But as impressive and important as that first score was, I think Georgia’s second touchdown was even bigger. LSU had responded with two quick scores of their own, the second coming after a Murray interception. If you go back to the 2011 SEC Championship game, a Murray fumble early in the third quarter started a torrent of LSU points. Within five minutes, Georgia had fumbled on their opening possession, went three-and-out, gave up a 47-yard punt return, and saw LSU take a 21-10 lead with drives of 27 and 17 yards. It was imperative that Murray put the interception behind him and that Georgia post some kind of answer to fourteen straight LSU points. The Dawgs turned to Gurley who reeled off a 23-yard run to start the drive. Georgia tailbacks put up 42 yards on the drive, and Murray was again perfect with two completions including the touchdown pass to Conley in the back of the endzone.
As dominant as LSU had been in the first quarter all season, getting off to a 14-14 start almost felt like a win. The Dawgs had overcome their mistake and even capitalized on an LSU turnover later in the game.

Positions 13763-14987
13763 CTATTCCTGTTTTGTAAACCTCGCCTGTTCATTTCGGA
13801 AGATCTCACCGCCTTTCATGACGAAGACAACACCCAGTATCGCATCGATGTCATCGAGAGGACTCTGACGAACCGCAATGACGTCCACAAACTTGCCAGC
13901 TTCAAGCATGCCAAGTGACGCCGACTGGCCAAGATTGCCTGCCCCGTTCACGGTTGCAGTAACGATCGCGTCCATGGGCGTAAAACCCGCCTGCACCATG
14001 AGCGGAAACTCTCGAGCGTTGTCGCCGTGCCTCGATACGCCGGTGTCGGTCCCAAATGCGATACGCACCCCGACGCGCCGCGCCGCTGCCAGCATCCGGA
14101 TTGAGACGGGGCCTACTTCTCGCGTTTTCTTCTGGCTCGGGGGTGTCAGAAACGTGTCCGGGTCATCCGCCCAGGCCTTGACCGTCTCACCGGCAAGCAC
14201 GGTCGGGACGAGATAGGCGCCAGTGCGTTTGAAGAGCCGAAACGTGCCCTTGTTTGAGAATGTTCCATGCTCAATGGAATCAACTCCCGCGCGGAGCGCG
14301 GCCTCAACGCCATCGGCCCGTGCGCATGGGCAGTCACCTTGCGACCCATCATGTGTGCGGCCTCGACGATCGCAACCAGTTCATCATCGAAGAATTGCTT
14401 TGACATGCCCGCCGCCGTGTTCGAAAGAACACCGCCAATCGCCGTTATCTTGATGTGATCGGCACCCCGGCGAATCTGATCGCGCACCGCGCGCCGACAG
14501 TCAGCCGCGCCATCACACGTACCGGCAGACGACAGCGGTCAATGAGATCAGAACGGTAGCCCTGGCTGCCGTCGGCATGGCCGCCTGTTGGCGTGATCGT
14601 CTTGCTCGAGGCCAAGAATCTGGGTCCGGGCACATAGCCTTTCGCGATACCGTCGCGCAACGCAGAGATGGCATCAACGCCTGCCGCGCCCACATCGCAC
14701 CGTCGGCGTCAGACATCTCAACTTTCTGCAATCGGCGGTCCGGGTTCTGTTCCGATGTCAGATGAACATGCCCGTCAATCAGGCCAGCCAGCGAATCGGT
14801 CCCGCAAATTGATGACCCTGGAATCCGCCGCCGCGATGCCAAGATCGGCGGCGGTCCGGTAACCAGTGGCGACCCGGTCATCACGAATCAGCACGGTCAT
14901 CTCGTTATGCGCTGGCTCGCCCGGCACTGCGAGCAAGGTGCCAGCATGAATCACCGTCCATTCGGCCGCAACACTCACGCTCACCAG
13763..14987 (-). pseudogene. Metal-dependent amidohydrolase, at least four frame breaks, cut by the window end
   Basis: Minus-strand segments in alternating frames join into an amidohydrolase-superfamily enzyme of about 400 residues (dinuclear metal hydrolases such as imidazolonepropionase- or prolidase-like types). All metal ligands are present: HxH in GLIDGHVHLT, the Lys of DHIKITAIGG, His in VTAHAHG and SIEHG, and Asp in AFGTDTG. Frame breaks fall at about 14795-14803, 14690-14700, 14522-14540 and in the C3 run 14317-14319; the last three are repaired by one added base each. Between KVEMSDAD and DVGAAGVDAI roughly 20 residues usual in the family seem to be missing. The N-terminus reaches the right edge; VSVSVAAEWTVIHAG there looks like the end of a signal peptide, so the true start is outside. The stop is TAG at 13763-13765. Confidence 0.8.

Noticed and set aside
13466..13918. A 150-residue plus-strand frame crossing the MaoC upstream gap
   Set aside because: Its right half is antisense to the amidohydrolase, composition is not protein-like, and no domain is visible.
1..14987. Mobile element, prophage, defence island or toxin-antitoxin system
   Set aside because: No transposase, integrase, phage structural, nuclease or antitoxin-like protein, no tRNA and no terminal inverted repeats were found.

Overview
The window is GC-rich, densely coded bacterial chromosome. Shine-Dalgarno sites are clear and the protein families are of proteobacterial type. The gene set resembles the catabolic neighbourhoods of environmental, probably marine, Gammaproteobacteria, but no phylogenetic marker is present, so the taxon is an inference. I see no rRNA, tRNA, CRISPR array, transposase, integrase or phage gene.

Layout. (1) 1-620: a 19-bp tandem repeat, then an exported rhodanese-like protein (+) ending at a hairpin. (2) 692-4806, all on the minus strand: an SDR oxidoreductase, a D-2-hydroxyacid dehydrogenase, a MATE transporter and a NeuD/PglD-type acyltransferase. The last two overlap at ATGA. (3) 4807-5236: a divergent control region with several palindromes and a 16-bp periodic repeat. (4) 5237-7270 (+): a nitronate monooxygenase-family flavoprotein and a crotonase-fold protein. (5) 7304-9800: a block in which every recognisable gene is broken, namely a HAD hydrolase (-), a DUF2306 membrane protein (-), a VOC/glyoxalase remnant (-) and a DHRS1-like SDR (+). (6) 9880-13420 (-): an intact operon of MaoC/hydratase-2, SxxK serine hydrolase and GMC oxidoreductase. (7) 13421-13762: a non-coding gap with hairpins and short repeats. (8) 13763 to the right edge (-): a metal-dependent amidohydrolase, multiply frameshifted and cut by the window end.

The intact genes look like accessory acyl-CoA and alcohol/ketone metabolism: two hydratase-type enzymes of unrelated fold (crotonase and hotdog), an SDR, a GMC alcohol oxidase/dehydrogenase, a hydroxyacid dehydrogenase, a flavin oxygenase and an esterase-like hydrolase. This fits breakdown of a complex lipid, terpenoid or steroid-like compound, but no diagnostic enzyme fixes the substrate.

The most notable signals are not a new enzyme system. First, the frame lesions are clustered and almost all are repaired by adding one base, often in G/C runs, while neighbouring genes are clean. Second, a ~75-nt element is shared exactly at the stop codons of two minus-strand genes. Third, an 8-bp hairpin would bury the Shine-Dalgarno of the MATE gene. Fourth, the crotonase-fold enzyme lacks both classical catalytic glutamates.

- What a great job from start to finish by the fans. The students were as into a game as I’ve ever seen – even moreso than the blackout games. Even when LSU deflated the crowd (3rd-and-22), the fans didn’t fade. I’m not a fan of shakers (they make no noise), but the swirling sea of red was an impressive visual effect.
- Continuing with the fans, I’ll remember the scene after the game for a long time. People just didn’t want to leave. And to have the players come back out to share the moment was a tremendous touch.
- Getting back to the game, it was the best special teams performance of the season. Morgan was clutch. LSU kick returns looked to be a missed tackle away from breaking one, but the Dawgs made the play. I can single out Stripling in particular for a good job of fighting off a block, staying in his lane, and closing off what could have been one big return. It was an interesting experiment for Georgia to put Reggie Davis out there to return kickoffs. I can see why they’d want to use his speed, but he didn’t seem to have the moves to do much more than run straight ahead. I expect kick return duties to continue to be an experiment.